World in brief
© St. Petersburg Times, published April 13, 2003
TEHRAN, Iran -- Iran's former president expressed support Saturday for holding a referendum on restoring ties with the United States, marking a significant shift as his fellow hard-liners nervously watch U.S.-led forces take control of Iraq.
Hashemi Rafsanjani has openly sided with hard-liners since stepping down as president in 1997 and still heads a powerful body advising Iran's supreme leader, Ayatollah Ali Khamenei.
Rafsanjani said "the problem of Iran-U.S. relations" should be resolved, either through a referendum or through a decision by the advisory body, called the Expediency Council.
HAVANA -- President Fidel Castro is defending his crackdown on dissent, shrugging off international criticism and vowing to defend Cuba against destabilizing moves by the United States.
"We are now immersed in a battle against provocations that are trying to move us toward conflict and military aggression by the United States," Castro said in a speech broadcast Friday night on state television.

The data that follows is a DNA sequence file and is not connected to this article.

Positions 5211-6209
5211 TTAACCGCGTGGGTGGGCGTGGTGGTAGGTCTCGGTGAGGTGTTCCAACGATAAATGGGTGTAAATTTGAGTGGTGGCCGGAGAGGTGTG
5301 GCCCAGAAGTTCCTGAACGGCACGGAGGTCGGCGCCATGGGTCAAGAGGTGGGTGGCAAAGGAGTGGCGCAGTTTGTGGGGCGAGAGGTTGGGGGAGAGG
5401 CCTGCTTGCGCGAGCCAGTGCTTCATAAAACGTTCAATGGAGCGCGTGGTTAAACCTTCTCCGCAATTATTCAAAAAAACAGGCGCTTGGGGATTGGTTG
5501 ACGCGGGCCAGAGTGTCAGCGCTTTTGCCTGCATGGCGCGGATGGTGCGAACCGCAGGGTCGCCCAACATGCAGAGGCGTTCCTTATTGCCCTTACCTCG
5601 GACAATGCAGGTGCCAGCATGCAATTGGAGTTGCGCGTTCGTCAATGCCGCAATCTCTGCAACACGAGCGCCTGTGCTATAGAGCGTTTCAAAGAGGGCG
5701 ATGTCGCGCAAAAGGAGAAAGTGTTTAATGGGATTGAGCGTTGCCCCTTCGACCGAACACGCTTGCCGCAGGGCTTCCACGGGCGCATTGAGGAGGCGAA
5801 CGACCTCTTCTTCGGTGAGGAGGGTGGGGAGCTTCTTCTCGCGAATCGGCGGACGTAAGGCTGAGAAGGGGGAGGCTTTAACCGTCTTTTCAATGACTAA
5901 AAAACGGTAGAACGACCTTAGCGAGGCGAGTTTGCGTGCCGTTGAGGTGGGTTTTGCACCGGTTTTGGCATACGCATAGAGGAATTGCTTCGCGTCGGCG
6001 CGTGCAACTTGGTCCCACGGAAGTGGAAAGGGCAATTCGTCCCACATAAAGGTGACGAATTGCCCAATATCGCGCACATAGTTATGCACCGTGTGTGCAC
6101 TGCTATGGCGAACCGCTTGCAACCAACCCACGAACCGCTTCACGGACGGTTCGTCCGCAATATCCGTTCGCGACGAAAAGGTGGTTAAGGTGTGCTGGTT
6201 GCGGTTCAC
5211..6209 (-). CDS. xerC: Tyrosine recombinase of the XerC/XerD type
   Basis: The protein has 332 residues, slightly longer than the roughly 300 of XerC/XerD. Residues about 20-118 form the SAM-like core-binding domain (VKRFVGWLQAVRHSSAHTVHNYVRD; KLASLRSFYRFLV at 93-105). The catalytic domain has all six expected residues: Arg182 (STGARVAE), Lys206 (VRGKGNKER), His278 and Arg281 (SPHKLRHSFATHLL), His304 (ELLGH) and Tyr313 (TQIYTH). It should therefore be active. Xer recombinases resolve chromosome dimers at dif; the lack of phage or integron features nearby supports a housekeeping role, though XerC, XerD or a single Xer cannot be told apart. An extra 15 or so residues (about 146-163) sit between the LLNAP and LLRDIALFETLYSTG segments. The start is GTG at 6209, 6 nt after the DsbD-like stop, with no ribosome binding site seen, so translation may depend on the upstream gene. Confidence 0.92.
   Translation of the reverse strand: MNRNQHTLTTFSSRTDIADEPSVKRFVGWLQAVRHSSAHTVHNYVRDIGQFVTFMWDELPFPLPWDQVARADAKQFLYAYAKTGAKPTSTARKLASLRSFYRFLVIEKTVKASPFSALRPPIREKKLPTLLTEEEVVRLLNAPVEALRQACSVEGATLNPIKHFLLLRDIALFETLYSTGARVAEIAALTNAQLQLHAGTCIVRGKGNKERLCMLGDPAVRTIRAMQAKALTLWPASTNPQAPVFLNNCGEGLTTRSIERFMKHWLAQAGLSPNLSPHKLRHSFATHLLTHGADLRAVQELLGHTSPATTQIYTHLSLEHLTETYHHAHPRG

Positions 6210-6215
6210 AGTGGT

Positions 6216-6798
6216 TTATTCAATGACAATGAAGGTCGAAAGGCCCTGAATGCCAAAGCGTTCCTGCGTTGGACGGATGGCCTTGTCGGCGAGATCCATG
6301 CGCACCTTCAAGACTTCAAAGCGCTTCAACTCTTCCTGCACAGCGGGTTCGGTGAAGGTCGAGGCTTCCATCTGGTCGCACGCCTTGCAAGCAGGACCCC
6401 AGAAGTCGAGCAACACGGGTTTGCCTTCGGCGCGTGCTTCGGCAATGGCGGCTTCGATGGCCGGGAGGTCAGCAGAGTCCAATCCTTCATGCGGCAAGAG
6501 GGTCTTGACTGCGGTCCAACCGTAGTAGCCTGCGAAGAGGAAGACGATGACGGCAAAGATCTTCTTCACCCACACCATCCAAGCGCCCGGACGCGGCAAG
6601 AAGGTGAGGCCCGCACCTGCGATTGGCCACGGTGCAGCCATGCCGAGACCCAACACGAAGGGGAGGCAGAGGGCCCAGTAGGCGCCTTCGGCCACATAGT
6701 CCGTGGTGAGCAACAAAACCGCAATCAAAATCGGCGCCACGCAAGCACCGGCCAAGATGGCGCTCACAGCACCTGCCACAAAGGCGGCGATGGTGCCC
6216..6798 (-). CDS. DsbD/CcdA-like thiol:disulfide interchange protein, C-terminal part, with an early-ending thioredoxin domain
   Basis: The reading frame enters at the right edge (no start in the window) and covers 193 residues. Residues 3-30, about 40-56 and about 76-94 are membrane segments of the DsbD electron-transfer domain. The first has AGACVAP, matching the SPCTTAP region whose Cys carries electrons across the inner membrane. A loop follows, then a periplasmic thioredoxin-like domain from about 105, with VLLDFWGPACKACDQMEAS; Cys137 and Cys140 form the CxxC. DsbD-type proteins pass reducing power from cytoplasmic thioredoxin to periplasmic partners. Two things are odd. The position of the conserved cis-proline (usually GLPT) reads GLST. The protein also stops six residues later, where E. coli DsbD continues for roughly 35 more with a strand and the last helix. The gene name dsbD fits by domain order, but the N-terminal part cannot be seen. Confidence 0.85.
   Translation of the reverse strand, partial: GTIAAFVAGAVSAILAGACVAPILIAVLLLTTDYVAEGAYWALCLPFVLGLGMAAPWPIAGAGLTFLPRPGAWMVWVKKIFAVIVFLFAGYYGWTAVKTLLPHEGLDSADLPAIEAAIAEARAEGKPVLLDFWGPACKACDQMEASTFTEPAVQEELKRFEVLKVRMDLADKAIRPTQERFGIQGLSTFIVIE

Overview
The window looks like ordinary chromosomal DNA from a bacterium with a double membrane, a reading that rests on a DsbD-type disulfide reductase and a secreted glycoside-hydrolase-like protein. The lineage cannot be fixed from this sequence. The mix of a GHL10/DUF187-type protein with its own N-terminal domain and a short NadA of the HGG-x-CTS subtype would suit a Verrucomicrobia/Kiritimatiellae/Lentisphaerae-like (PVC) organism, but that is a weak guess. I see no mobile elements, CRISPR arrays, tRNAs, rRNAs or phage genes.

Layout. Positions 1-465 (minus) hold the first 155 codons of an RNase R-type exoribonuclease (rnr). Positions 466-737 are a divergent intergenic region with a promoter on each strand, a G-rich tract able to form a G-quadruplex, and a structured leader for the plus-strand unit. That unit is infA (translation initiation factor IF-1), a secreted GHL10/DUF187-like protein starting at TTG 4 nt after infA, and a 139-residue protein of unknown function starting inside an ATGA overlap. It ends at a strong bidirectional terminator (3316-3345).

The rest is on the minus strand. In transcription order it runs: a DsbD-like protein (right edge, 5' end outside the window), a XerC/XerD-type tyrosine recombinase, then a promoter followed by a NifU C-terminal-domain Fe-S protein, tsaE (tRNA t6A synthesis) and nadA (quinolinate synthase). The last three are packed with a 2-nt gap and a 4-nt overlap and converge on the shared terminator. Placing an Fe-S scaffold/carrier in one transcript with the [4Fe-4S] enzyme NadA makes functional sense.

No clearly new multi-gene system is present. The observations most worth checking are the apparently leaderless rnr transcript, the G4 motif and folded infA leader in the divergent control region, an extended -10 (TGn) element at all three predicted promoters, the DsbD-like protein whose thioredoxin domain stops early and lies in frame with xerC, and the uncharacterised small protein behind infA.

He did not directly refer to Friday's execution of three men convicted of hijacking a ferry to get to the United States. Nor did he mention the lengthy sentences given 75 dissidents convicted of helping U.S. diplomats undermine Cuba's socialist system.
ISRAEL: Disagreements between Yasser Arafat and the new Palestinian prime minister are delaying the formation of a new Palestinian government, senior officials said Saturday. A credible government must be formed under Prime Minister Mahmoud Abbas before a U.S.-backed "road map" peace plan calling for Palestinian statehood can be unveiled.
NORTHERN IRELAND: Sinn Fein, the Irish Republican Army-linked party, demanded Saturday that Britain and Ireland disclose a new wide-ranging peace plan for Northern Ireland before the IRA shows its hand. HUNGARY: Hungarians voted overwhelmingly in a referendum Saturday to join the European Union. The National Election Office said 84 percent of voters said yes to membership.
NIGERIA: Nigerians ignored scattered violence to vote Saturday in legislative elections that are a crucial test for civilian rule.